, Volume 19, Issue 6, pp 485-489

Initial experience with X-ray ct based attenuation correction in myocardial perfusion spect imaging using a combined spect/ct system

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Abstract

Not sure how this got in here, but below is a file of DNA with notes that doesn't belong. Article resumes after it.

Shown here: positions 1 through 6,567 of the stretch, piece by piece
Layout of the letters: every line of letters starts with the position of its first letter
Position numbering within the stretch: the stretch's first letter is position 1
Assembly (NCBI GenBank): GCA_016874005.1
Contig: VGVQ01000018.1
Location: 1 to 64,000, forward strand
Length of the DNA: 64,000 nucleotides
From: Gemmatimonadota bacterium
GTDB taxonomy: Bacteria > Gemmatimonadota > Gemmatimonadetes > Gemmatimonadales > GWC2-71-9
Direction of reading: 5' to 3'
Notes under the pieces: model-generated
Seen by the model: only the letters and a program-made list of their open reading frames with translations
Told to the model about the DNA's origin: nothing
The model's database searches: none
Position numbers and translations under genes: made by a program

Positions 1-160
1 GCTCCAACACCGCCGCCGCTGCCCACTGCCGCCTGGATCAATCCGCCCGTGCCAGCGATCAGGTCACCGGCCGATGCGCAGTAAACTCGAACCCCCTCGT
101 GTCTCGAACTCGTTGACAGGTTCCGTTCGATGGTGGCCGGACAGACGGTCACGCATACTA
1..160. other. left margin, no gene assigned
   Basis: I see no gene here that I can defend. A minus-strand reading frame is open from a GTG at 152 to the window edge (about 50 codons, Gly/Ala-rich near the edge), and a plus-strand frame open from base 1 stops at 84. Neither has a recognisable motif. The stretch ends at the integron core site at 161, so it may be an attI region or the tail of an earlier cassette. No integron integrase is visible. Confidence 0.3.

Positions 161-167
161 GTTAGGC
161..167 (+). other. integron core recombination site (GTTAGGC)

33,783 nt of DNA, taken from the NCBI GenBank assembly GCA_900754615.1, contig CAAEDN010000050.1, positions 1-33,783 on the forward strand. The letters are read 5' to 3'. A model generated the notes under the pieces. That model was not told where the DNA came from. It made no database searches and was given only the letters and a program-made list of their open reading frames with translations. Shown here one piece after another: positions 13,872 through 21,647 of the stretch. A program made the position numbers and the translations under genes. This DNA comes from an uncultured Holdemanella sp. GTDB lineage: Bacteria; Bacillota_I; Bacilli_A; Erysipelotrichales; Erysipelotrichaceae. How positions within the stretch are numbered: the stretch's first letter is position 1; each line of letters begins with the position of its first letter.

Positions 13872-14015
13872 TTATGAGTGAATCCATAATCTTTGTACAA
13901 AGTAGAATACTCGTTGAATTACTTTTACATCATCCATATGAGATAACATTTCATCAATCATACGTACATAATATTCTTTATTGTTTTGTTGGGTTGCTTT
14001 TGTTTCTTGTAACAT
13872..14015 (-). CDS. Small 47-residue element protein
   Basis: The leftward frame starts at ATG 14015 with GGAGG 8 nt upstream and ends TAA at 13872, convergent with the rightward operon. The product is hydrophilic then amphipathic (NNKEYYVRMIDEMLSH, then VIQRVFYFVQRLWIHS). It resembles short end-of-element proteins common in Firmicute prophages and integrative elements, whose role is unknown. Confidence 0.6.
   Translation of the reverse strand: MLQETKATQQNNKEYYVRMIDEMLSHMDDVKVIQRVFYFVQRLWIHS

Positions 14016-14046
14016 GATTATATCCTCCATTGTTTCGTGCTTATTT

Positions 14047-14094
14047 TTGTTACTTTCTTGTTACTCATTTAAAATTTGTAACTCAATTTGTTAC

Objective: Attenuation artifacts adversely affect the diagnostic accuracy of myocardial perfusion imaging. We assessed the clinical usefulness of X-ray CT based attenuation correction (AC) in patients undergoing myocardial perfusion imaging by comparing their myocardial AC- and non-corrected (NC) SPECT images with the coronary angiography (CAG).Methods: We retrospectively reviewed the myocardial SPECT images of 30 patients (18 men, 12 women; mean age 68 years). Thirteen of 30 patients with coronary artery disease (CAD) and 17 without CAD were confirmed by CAG. They underwent sequential CT and myocardial SPECT imaging with thallium-201 (111 MBq) under an exercise or pharmacological stress protocol using our combined SPECT/ CT system. Two readers reviewed the myocardial SPECT images for the presence of CAD on a 4-point scale where 1 = normal, 2 = probably normal, 3 = probably abnormal, and 4 = abnormal. Two reading sessions were held. First, non-corrected (NC)-SPECT and second, AC-SPECT images using X-ray CT images were interpreted. Interobserver variability was assessed with kappa statistics. Diagnostic performance (accuracy) of coronary arterial stenosis was compared between AC- and NC-images.Results: Interobserver agreement for visual assessment was substantial or almost perfect. For AC-images, the observer consensus for analysis was 0.84 for the LAD-, 0.87 for the LCX-, and 0.71 for the RCA-territory. For NC-images, it was 0.91, 0.71, and 0.78. AC resulted in statistically significant improvements in overall diagnostic accuracy (sensitivity/ specificity/accuracy = 76%/93%/89%, 67%/86%/81%, respectively, for AC- and NC-images).Conclusions: Because of an increase in the specificity, diagnostic accuracy was significantly increased on AC-images. These preliminary data suggest that X-ray CT based AC in myocardial SPECT imaging has the potential to develop into a reliable clinical technique.